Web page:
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The saxophonist Tony Malaby appeared with Novela, his nine-piece band, at Jazz Gallery

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Tony Malaby The tenor saxophonist Tony Malaby has a burly but beseeching tone, and in his own bands he often pushes toward an amiable ruckus. Novela, the nine-piece band he presented at the Jazz Gallery on Sunday night, takes this predilection to its logical extreme.

Drawing from “Novela" (Clean Feed), an album released in September, the group played a sprawling set of faintly episodic, heavily textured music, pausing only a couple of times to re-establish a center of gravity. The distinctive color of Mr. Malaby's voice, on soprano as well as tenor, was often lost on a crowded canvas. He seemed totally fine with that.

To some extent “Novela" is a retrospective for him: its repertory consists of reworked compositions from albums going back almost 20 years. What gives this album its own identity is the lineup of timbres, with three saxophones, along with bass clarinet, trumpet, trombone, tuba, piano and drums. All the arrangements are by the pianist and composer Kris Davis, a longtime associate of Mr. Malaby.

Periodically during the first set Ms. Davis left her piano bench to conduct the ensemble, usually during a slow-dawning, expectant ballad. Her voicings tended to suggest a troubled serenity, with chords full of close intervals for the horn-and-reeds brigade. “Floating Head," the set opener, had a strong, brackish undertow, with tuba, baritone saxophone and bass clarinet puffing a vamp in triple meter; the rest of the ensemble played a sprightly polyrhythm, moving against the grain. The ideal seemed to be a classic Charles Mingus roil, knockabout but self-assured. It didn't quite get there.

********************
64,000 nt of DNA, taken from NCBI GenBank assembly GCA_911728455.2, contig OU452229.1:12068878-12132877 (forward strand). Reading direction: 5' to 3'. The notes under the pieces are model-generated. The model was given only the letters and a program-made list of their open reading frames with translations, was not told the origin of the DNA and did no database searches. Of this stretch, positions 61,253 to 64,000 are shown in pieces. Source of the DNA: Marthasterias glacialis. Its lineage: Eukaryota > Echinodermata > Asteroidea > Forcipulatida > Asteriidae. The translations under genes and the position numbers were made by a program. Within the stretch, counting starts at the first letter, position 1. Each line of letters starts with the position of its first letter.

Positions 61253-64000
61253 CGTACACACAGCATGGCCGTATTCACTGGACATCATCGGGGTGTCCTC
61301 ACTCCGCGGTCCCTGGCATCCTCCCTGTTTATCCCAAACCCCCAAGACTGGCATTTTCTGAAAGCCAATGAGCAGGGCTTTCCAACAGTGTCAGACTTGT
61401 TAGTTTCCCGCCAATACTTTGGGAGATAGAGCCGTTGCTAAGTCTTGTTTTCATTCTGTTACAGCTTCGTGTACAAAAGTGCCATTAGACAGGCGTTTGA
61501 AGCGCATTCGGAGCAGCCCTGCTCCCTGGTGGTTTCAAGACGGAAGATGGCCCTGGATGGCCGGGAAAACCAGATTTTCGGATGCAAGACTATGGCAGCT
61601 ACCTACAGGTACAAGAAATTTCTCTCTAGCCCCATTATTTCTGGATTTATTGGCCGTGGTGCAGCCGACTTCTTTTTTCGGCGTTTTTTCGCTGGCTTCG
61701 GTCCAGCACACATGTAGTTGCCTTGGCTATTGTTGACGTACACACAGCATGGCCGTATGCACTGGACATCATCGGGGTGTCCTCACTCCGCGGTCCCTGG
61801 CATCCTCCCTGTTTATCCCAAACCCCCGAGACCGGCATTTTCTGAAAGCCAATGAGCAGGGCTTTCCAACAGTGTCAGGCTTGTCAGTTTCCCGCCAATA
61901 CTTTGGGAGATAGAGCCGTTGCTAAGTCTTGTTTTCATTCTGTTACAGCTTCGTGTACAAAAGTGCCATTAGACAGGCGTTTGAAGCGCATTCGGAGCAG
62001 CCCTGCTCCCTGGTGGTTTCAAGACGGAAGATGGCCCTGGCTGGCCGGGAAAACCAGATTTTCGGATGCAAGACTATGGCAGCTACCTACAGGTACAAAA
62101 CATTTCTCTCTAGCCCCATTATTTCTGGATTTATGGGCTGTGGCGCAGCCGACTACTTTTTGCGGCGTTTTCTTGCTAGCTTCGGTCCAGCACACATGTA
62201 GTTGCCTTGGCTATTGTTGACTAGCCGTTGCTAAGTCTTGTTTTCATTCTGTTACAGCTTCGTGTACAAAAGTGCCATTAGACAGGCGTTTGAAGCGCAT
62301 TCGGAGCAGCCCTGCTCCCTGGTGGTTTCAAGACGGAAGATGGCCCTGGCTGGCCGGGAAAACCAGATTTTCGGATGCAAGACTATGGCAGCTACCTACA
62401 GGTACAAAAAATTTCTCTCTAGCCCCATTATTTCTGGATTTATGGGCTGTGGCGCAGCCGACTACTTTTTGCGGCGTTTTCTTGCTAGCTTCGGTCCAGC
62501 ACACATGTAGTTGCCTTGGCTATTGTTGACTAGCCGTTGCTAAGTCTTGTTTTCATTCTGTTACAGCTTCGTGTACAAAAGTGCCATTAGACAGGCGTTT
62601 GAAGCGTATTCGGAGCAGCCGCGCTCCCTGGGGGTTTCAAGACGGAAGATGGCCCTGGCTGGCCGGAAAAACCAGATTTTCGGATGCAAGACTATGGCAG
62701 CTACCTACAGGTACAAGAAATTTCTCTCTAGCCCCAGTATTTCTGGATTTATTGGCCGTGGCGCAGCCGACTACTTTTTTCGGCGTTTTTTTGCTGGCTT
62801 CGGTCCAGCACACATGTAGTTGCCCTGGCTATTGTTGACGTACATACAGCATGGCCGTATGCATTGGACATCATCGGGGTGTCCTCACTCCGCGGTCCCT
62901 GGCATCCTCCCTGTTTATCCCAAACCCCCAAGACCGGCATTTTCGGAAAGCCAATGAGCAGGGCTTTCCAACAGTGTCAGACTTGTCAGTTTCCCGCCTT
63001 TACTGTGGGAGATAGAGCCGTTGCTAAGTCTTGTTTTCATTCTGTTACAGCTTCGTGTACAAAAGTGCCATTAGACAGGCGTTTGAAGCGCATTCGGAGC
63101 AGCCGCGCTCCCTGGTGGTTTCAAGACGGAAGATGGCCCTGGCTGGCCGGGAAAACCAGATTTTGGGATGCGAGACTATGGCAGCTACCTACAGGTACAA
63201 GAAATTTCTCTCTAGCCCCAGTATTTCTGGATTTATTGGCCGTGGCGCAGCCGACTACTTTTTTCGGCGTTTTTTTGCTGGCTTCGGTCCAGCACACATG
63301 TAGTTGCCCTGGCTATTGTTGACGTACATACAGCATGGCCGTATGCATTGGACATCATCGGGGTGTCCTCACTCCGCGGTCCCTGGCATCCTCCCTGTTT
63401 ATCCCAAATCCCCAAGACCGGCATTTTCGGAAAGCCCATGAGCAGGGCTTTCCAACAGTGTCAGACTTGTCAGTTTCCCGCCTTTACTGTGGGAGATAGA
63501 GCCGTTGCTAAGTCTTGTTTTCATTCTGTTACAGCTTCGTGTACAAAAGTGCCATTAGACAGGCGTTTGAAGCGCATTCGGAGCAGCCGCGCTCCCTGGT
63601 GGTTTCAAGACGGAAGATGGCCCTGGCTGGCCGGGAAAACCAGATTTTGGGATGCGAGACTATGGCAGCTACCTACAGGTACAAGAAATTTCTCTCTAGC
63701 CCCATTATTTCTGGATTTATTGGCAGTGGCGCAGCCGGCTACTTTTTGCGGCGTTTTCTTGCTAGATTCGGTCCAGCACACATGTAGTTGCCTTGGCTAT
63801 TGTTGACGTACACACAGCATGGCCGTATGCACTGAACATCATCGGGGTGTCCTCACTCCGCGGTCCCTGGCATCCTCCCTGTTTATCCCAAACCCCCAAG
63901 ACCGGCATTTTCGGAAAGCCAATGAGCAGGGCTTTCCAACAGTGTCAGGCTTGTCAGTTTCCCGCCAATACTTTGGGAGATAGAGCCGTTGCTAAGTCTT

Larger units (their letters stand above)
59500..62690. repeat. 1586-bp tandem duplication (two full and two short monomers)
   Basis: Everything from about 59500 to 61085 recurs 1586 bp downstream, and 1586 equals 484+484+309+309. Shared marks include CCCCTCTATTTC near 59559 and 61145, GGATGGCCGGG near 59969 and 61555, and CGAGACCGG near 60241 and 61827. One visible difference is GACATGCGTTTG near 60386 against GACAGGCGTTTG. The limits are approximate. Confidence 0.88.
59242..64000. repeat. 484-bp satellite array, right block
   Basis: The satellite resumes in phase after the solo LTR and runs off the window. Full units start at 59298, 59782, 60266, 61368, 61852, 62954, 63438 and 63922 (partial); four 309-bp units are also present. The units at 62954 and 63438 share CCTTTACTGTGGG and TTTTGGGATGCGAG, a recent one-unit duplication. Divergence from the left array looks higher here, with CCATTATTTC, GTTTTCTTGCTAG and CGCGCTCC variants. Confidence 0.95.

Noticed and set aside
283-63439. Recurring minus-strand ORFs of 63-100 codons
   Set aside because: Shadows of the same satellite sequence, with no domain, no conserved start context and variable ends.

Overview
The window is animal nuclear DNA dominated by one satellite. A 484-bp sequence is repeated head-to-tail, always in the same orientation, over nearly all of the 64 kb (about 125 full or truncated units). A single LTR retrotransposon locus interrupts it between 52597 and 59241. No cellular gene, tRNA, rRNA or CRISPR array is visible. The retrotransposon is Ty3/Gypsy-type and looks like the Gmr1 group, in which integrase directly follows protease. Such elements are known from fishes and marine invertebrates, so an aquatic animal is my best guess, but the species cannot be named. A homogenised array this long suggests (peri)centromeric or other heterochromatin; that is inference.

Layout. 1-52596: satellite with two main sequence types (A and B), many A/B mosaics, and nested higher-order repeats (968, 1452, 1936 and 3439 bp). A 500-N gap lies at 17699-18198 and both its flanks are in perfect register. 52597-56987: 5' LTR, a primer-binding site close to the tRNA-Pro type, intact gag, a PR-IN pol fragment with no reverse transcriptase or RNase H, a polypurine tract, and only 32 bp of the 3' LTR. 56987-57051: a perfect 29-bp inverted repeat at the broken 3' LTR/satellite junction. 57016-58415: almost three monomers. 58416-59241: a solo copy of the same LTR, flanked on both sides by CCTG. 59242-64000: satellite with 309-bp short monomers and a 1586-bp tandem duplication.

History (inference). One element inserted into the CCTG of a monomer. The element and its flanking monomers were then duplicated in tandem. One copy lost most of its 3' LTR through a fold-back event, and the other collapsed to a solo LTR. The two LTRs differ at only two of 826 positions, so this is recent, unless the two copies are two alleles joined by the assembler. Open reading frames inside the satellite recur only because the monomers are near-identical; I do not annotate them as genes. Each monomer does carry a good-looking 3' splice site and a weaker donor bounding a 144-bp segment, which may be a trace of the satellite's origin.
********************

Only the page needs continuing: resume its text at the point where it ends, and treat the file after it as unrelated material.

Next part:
The uncertain feeling in the set's first half probably had something to do with all the free improvisation that cropped up within the tunes. Which isn't a knock on the playing. One potent scramble near the end of “Floating Head" involved just Dan Peck, on tuba, and Ben Gerstein, on trombone. A full-ensemble blast, near the end of “Floral and Herbaceous," delivered some sharp disorientation, a cacophony of whinnies and squeals. And a duet between Ms. Davis and the alto-saxophonist Michaël Attias was full of reflective tension and sly allusions to the chord changes of “All the Things You Are."


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